Background to the Child Justice Bill
The Report on Juvenile Justice and the draft Child Justice Bill, released by the South African Law Commission on 8 August 2000, heralds a significant and definitive moment in the process of reforming laws that apply to children who have come into conflict with the law. The date on which the Report and draft Bill were made publicly available, also marks the end of a structured process of consultation that took place over the period 1996 - 2000. The reform process undertaken by the South African Law Commission commenced with the appointment by the Minister of Justice, in 1996, of a project committee on juvenile justice. The Commission is a statutory body chaired by a judge of the High Court, with six other members (representing the legal profession) serving in a part-time capacity. The project committee on juvenile justice was tasked with investigating proposals for law reform relating to this subject. Currently there is NO dedicated legislation addressing children that come into conflict with the law. The various departments, policies, and laws that currently guide the way in which child offenders are handled is problematic and incoherent, and often causes serious violations of the basic childrens rights.
The process commenced with the preparation and publication of an Issue Paper, which was released by the South Africa Law Commission in May 1997. The Issue Paper contained very broadly framed questions in regard to which respondents were invited to provide comment. Following upon the release of the Issue Paper, the Commission embarked on an intensive process of consultation. A video was commissioned and used as the basis for introducing the issues relevant to juvenile justice reform. Not only were 13 workshops and briefings convened, but the project committee also prepared a simplified questionnaire that was widely distributed. The aim was to canvass a wide range of views. In November 1997, the Commission hosted what has been described as a 'well attended and vibrant' international drafting conference to debate in detail the content of the Issue Paper prior to the formulation of a Discussion Paper. The proposals contained and developed in the Discussion Paper incorporated the responses obtained and issued raised in the consultative process of the Issue Paper, as well as the recommendations of the international drafting conference. The Discussion Paper provided concrete proposals in the form of draft legislation, which included thorough motivation for the policy options that were selected, and was submitted for further public debate. The Discussion Paper was a far more extensive document, not only reviewing in detail the existing law, the available literature, and comparative law, but also providing comprehensive motivation for the content of the draft Child Justice Bill.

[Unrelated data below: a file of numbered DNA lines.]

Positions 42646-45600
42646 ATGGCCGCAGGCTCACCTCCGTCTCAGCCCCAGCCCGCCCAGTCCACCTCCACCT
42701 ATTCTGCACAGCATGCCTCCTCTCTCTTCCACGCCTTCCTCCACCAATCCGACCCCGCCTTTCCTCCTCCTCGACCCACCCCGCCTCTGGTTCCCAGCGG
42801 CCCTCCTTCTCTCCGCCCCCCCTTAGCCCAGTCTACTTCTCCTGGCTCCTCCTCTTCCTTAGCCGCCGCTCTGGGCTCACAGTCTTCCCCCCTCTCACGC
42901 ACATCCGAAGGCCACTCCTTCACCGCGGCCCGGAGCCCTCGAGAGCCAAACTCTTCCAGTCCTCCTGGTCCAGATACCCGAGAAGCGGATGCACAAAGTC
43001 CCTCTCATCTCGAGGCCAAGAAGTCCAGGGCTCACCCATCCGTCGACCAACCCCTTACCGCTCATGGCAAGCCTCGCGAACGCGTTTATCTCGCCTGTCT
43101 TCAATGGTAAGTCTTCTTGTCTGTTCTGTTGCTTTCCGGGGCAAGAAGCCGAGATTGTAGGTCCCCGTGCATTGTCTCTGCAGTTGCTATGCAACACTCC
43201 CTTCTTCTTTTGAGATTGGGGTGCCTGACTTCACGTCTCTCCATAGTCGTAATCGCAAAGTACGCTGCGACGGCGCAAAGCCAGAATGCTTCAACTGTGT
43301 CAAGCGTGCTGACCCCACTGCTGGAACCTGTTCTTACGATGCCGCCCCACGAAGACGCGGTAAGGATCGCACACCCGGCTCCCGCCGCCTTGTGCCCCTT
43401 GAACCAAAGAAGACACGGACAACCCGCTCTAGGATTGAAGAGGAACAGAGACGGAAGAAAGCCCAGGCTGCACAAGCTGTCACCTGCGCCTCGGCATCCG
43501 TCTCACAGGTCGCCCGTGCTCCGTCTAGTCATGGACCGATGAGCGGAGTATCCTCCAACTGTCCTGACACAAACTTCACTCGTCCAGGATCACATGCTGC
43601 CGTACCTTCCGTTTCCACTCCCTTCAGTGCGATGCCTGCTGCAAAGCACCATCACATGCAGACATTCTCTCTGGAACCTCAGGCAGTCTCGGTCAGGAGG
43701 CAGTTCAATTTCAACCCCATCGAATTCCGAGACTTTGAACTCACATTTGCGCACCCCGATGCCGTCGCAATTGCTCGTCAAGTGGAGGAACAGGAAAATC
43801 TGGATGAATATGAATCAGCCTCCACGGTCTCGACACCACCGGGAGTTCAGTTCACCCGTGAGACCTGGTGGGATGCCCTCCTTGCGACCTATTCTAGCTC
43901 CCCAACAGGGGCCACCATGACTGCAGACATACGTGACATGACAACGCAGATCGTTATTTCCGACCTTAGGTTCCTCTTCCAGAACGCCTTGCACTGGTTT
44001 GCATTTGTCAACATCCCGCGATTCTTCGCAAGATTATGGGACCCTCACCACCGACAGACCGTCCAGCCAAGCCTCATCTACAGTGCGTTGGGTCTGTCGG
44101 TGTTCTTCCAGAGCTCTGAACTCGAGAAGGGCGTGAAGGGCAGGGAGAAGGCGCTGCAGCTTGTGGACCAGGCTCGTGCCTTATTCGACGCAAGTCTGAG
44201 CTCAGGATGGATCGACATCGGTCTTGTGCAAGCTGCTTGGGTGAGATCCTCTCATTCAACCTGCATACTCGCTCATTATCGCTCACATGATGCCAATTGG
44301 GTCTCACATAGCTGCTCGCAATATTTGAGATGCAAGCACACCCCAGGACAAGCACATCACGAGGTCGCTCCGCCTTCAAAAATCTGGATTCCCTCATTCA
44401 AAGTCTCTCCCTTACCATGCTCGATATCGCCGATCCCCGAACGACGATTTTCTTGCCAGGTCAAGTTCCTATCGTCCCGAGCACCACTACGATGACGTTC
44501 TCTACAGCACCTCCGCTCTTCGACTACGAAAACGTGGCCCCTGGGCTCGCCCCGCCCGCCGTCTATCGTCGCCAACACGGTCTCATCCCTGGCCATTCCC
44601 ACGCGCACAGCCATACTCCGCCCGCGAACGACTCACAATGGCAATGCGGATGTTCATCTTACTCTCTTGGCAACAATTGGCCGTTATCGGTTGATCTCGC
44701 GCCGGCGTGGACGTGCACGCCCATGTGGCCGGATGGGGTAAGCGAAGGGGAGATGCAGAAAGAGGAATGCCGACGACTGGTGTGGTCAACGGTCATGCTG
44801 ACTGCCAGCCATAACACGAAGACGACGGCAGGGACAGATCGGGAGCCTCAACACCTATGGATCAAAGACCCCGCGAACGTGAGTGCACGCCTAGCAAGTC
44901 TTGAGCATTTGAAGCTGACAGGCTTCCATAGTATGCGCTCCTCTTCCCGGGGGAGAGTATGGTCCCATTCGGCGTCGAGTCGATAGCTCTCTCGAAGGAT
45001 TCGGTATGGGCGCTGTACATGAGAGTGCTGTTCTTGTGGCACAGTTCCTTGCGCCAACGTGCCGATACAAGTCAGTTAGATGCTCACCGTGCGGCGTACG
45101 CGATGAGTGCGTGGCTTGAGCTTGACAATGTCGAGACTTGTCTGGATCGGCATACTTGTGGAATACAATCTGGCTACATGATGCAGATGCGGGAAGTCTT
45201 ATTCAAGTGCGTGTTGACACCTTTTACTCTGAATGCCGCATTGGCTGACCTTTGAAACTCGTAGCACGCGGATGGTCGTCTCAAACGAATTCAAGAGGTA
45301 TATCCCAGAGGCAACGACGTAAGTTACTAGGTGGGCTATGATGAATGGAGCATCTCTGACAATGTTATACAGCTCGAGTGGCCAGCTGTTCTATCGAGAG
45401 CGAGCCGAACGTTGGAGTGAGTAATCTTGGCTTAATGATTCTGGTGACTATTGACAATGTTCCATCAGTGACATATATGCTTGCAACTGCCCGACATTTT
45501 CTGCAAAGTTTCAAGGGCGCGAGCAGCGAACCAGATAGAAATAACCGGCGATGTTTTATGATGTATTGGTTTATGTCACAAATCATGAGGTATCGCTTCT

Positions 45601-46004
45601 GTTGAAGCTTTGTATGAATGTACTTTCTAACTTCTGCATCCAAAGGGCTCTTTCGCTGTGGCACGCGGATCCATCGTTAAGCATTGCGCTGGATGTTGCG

The Discussion Paper on Juvenile Justice was released by the Commission in December 1998, and thereafter subjected to intensive public consultation. In contrast to the first phase of consultation that followed the release of the Issue Paper, the second phase was characterised by specific focus group workshops, rather than general regional workshops. Thus, State Departments that would bear responsibility for the implementation of new legislation were consulted, a briefing was held with representatives of non-governmental organisations, with persons concerned with the provision of legal aid, and with members of various Parliamentary Portfolio Committees. The Report recorded that 12 workshops in all were held. Further, a dedicated two-day conference to examine social, political and anthropological factors influencing the setting of a minimum age of criminal capacity was co-hosted by the Centre for Child Law at the University of Pretoria and the project committee. A consultation process with children (mainly children who had had some contact with the criminal justice system) was commissioned to elicit children's views on the proposals contained in the Discussion Paper. Finally, a large number of written comments on the Discussion Paper were received from various academics, practitioners and institutions.
The responses and views expressed at workshops and in written comments were then taken into account in the preparation of the final Report, which again provides detailed argument concerning the content of the law reform proposals, and also contains the fully developed Child Justice Bill. The Commission's handing over of the Report to the Minister of Justice marked the end of the Commission's formal involvement in the law reform process. The three-stage process described above spanned a period of nearly four years from the date of appointment of the project committee.
Another important and unique aspect of the drafting process was a study undertaken to analyse the financial feasibility of the proposed legislation. The Applied Fiscal Research Centre (AFReC) of the University of Cape Town published a research monograph detailing the costing implications of the implementation of the draft Child Justice Bill. This research has played an important role in ensuring that the legislative proposals are workable within the existing resource allocation. The draft Child Justice Bill is thus the end-product of an extensive process of consultation, research and development, involving a broad cross section of South African interest groups, role-players, and stakeholders.
The draft Bill will soon enter Parliament, where it will be exposed to further discussion and debate. It is therefore important to ensure that the many voices of practitioners, members of civil society, police, magistrates, and children, amongst others, are not lost or forgotten in the turbulence of political expediency or party politics.
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